The League of Legends Developer Riot Games has acknowledged the role of Chief Operating Officer Scott Gelb in maintaining a culture of toxic masculinity that has made the company a gender discrimination target.
Reports of Riot's "bridge culture" first discovered in late August, and stated several allegations of sexual abuse and gender discrimination in the workplace. Gelb is particularly accused of repeatedly pointing at employees, humping them and turning their testicles as part of what was described as a continuous workplace allowance.
In view of the claims that it promoted a non-female working environment, Riot asked to commit and promised to conduct an internal review and make necessary changes in its culture.
Now, more than three months in its 1
Riot, which is extremely popular "League of Legends", is the most sought after eport, has 2,500 employees, of which 80% are men, according to Kotaku. Riot is a subsidiary of Tencent, the Chinese conglomerate and the world's largest video game publisher.
In an internal email first obtained by Kotaku and later published in full by Variety, Riolo CEO Nicolo Laurent said that the decision to suspend, but eventually retain Gelb, was made after a joint investigation by a steering committee and law firm Seyfarth Shaw.
Riot said in a statement: "After careful review and evaluation of the findings, the government department ruled that a two month unpaid leave, together with training, was the correct measure given the allegations of being substantiated. We can also confirm that many of the rumors which circulates about Scott in the company, media and other channels, was actually not true.
The email and the statement do not indicate what Riot proved to be false or behavior. Gelb was suspended, although generally described as inappropriate, unprofessional
: Read more : The company behind one of the world's largest video games was only turned off with a lawsuit claiming that the "bridge culture" had created a sexist workplace where women were considered on their "hotness", saying that "No does not necessarily mean no" and shown unwanted images of male genitals
Laurent asked Riot staff to join him in uplifting Gelb as Leading his return, pointing out that he had chosen to apply for "redemption" rather than leaving the company. He said that Gelb would "help to make the Riot a more diverse and inclusive organization."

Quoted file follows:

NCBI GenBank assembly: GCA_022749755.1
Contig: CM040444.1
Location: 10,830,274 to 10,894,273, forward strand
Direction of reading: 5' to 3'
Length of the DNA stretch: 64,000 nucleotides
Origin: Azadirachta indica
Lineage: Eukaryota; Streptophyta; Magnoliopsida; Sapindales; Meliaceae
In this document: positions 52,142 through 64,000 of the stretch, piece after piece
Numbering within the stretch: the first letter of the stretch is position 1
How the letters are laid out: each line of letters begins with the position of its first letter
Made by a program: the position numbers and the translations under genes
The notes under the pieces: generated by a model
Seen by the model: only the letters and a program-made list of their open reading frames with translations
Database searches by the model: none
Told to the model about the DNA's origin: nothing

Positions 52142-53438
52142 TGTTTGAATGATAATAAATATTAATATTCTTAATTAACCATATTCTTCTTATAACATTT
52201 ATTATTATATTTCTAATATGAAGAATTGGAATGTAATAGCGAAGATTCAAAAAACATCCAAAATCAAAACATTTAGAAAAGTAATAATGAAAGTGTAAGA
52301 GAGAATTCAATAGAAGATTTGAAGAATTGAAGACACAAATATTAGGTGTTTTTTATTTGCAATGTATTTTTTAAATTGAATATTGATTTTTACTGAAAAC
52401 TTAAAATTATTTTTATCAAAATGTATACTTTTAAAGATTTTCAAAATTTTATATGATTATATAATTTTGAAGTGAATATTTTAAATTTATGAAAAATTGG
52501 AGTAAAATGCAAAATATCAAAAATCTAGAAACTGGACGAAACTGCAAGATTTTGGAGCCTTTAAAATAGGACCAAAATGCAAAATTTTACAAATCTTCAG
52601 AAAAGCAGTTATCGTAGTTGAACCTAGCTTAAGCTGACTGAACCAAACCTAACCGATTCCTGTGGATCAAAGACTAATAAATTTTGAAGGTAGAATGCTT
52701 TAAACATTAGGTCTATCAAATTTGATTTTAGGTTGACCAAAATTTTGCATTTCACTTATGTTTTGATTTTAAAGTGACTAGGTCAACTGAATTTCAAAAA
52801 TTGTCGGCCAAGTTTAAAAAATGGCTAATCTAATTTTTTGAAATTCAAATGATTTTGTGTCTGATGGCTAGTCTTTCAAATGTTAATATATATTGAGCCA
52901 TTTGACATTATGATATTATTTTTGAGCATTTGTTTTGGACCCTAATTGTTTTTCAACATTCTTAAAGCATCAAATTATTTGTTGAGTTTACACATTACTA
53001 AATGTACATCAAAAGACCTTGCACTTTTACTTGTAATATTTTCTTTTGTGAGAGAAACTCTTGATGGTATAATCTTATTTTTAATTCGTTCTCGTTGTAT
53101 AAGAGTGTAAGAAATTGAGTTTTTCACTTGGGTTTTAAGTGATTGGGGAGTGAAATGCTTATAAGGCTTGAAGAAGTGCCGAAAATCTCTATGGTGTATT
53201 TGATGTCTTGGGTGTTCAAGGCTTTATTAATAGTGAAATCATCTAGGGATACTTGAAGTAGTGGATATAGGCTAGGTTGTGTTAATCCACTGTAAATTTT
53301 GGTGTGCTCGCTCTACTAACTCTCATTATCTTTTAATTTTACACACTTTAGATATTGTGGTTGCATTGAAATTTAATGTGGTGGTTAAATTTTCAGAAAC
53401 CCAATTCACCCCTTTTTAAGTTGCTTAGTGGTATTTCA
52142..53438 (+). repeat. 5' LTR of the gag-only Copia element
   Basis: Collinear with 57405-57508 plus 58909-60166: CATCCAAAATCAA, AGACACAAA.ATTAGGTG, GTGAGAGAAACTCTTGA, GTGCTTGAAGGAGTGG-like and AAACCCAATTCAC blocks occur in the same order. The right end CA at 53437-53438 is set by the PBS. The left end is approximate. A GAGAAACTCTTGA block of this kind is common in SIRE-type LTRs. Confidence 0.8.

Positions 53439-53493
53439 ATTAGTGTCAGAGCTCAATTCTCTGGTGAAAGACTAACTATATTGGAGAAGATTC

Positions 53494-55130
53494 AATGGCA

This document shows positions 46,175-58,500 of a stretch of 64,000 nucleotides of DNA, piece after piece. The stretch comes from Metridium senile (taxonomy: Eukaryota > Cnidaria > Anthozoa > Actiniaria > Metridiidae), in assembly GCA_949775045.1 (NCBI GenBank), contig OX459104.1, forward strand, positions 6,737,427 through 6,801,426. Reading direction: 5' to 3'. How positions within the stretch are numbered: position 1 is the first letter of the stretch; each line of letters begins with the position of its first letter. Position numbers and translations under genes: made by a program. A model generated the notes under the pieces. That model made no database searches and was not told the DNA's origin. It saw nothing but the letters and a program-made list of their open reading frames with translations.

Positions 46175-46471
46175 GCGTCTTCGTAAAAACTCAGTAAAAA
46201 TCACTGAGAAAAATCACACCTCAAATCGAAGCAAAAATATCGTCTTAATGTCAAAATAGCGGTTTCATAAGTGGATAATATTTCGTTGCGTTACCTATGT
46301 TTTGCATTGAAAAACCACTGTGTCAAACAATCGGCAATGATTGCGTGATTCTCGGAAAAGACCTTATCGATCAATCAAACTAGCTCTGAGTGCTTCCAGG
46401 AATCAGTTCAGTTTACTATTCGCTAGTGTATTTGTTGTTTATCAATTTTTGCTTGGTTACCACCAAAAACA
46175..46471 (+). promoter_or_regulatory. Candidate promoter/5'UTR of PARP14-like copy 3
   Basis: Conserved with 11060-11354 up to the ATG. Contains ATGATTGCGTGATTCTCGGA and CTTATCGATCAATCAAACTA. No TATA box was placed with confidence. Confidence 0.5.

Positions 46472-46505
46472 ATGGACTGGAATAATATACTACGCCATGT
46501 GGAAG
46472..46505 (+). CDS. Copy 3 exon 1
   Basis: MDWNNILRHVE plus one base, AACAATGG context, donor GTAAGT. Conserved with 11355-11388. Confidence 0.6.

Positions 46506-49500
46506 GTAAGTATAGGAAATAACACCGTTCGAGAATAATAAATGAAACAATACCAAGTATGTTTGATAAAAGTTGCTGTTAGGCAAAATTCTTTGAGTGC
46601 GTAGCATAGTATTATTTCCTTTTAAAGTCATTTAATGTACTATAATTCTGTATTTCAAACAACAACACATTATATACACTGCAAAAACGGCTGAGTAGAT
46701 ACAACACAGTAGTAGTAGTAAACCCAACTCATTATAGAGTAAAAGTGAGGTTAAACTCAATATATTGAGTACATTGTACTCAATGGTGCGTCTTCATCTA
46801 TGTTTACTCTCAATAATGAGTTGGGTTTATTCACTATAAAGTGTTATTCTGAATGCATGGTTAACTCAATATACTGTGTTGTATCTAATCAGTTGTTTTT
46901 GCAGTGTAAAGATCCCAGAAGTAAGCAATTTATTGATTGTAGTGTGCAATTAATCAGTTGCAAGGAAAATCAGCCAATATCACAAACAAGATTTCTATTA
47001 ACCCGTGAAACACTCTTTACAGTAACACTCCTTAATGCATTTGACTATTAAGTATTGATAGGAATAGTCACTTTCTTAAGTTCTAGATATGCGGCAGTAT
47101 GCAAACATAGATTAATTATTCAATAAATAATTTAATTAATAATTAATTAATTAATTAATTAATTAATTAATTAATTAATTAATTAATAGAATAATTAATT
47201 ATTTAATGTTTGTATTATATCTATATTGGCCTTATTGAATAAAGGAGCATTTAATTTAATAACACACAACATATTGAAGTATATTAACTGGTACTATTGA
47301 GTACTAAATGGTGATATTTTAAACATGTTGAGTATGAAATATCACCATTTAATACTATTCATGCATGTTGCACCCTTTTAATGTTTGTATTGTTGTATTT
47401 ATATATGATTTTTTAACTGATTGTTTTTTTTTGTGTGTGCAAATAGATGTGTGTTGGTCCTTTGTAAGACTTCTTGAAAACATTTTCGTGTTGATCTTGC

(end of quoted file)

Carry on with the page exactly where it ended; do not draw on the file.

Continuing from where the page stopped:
"Scott could have avoided owning his past and consequences," said Laurent in the e-mail. "He could have left Riot, Scott chose ownership and redemption. I want to mess for him, will support him through this trip and will utilize him as a great leader when he returns next year. I hope you will join me."
A "flap of the wrist"
Kotaku said it was talking to several current Riot employees who were frustrated by the company's decision to keep Gelb. One person resembled two months suspension as "a small flap on the wrist" and described the decision to keep Gelb so disrespectful of the staff affected by his behavior.
In its apology from August, Riot said it was willing to remove employees and make major changes as part of their internal investigation.
"Nobody is holy," said the company's blog post. "We are prepared to make major changes and have begun to take action against specific issues, including the removal of Rioters, although we are not likely to come into these details publicly on a case by case basis for legal and personal reasons."
Laurent said in the e-mail that Riot remained obliged to protect employees during the investigation, but that the Gelb case was an exception due to its high visibility role in the company.
The company is also faced with a legal challenge from a class action discrimination lawsuit filed in November by two female Riot employees, a former and an actor who claimed that the company's "brok culture" had a negative impact on their career.
Other Riot employees have been accused of sending unwanted images of their genitals and maintaining a list of "hottest" employees. Lawsuits also claim that male Riot employees used the word "dick" 500 times in the workplace over a month.